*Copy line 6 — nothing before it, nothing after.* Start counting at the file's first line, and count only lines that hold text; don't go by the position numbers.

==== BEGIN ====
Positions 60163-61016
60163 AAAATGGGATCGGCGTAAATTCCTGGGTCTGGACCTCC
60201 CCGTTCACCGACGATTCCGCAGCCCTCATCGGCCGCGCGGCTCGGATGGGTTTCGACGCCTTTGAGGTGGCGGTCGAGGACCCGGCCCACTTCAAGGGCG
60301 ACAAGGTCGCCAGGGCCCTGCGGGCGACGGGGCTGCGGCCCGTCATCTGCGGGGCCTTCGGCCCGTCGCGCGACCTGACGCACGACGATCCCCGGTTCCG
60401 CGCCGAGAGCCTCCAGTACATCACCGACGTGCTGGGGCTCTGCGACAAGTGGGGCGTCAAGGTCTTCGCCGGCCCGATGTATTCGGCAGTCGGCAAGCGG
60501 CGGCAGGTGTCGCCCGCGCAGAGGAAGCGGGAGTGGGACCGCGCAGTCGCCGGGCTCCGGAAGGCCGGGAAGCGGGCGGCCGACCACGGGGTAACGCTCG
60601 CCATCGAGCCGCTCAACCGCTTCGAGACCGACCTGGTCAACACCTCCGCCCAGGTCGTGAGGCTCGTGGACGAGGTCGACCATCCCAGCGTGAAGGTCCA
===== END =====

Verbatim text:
60501 CGGCAGGTGTCGCCCGCGCAGAGGAAGCGGGAGTGGGACCGCGCAGTCGCCGGGCTCCGGAAGGCCGGGAAGCGGGCGGCCGACCACGGGGTAACGCTCG